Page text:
The old interview question ‘why do you want to work here’ can often be met with that trusted cliché ‘because I want to make a difference’ – and nowhere more so than in the charity sector.
But because HR is largely a back-office function, perhaps the connection between how its work affects the front-line work of charities is a little harder to prove. So is it possible for HR to directly contribute to its charity’s community project work or campaigns?
Helen Giles, HR director at Broadway, a charity supporting homeless people, says her organisation can only be as good as the people it recruits, and this is where HR comes into its own.
The charity’s work is to support people to turn their lives around, so they move from a position of homelessness to one where they can sustain themselves. Broadway must attract staff committed to this aim, Giles explains.
“Our role is to recruit the right raw material throughout the organisation, from trainees to managers. We’re very selective and have a robust selection procedure to make sure people have what it takes,” she says.
Giles uses the recruitment phase as an opportunity to interact with her homeless clients.
“We train some of our homeless clients to serve on a selection panel for staff, not just bunging them on there in a tokenistic way, but giving them a proper training programme on how to do effective recruitment so they can interview people and spot the potential. Who better to know if they’d like to work with this person than the homeless people themselves?”
Giles is confident she can call on one of six clients who would be willing to help recruit new staff. They do not get money for doing so, but do benefit from the experience of working as part of a team, Giles says.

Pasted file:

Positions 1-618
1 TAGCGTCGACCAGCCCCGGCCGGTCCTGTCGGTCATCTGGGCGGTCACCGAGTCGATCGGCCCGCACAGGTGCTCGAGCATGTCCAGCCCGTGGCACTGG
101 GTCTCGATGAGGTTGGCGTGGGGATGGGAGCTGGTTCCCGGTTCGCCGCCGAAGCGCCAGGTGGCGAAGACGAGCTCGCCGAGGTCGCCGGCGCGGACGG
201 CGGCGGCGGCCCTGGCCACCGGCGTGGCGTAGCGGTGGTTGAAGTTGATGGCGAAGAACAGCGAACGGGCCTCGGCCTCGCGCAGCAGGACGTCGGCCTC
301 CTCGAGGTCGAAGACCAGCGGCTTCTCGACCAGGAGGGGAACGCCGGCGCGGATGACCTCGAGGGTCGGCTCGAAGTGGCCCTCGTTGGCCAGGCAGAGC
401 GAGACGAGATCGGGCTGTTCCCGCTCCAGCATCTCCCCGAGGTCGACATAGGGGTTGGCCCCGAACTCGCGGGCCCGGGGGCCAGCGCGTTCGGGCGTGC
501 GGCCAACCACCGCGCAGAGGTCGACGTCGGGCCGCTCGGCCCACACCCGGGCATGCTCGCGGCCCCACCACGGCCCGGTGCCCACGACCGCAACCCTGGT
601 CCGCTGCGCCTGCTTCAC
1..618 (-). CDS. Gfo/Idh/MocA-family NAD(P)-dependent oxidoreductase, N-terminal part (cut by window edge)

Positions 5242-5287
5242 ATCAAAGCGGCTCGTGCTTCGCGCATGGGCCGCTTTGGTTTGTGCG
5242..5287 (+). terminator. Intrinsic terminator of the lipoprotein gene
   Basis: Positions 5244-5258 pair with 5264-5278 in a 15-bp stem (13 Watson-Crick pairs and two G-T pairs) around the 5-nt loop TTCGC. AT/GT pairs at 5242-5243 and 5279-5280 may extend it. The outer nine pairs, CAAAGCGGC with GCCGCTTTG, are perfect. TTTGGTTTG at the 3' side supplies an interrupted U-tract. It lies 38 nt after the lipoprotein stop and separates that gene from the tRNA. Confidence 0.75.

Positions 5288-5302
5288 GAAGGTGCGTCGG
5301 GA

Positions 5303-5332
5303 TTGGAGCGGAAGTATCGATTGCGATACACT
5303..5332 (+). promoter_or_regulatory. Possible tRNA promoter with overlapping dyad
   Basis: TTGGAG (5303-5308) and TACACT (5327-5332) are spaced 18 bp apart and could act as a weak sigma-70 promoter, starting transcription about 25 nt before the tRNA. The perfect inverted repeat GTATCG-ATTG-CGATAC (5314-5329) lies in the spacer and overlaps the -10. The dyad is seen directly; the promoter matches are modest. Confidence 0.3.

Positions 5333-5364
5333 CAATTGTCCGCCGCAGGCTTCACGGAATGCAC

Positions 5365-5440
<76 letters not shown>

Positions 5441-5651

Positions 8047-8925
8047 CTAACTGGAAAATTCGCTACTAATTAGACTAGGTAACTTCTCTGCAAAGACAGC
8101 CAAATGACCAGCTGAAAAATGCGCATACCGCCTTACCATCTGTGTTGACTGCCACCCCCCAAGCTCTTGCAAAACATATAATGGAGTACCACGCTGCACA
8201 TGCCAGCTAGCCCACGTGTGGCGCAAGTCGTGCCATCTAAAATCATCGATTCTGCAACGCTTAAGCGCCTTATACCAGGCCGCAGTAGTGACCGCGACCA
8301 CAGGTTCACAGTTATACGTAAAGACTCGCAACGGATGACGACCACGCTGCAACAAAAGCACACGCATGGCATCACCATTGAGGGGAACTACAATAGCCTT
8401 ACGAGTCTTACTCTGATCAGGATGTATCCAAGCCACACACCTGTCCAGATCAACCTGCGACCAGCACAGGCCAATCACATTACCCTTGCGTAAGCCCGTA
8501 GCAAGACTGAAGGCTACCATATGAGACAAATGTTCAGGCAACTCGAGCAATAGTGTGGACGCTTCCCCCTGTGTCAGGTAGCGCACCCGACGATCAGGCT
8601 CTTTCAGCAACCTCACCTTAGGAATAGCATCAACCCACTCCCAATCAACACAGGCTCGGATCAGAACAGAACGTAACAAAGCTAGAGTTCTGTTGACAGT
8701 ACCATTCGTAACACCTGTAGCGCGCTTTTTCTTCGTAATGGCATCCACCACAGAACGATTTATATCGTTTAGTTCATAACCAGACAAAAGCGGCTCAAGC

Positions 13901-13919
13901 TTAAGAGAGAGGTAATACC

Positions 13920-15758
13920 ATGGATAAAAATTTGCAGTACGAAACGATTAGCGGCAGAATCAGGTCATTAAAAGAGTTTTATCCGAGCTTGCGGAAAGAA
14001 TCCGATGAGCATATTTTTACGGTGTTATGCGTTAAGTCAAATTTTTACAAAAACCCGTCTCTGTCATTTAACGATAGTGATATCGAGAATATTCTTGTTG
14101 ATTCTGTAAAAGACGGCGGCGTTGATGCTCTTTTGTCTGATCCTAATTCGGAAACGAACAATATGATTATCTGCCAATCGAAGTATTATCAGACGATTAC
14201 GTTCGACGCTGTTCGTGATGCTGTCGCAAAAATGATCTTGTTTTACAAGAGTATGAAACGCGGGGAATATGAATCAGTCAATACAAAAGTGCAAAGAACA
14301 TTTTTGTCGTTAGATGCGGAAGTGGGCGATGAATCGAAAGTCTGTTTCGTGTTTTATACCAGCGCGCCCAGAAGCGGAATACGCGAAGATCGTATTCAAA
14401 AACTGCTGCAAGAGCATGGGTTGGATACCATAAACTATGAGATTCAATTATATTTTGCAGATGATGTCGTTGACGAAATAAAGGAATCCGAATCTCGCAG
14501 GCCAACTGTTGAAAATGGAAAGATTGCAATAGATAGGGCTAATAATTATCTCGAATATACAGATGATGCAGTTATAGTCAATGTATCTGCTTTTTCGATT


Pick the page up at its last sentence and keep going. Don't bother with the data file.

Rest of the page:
But recruiting in this sector can have its challenges. Richard Cove, the HR director at children’s charity NCH, which manages social care projects for local authorities, says hiring takes longer in his workplace because candidates need to go through appropriate vetting to work with children and vulnerable adults.
“The whole resourcing activity is fundamental to what we do. We have a whole range of people who work for us, from project workers to professional social workers. We need to assess individuals against the correct criteria, and make sure recruitment processes are comprehensive, checking and vetting staff before we get them in.”
Recruitment is often “more complex” in the charity sector, according to Cove, who previously worked in HR for private sector firms, including photographic firm Canon UK and Dunlop Tyres.
But, says Maureen Bliss, head of HR at the Royal National Institute of Blind people (RNIB), HR must not lose sight of how those candidates will perform on the front line.
RNIB, which delivers services including care homes for the elderly, schools for partially sighted people and outreach services in the community, must be able to recruit from the widest possible talent pool to better reflect the community it serves, according to Bliss.
“It’s about helping those schools to recruit people and to plan how they’re going to do that,” she says. “It’s thinking about where we will get those care workers – from how we market our jobs, to what type of pay arrangements we can offer,” says Bliss.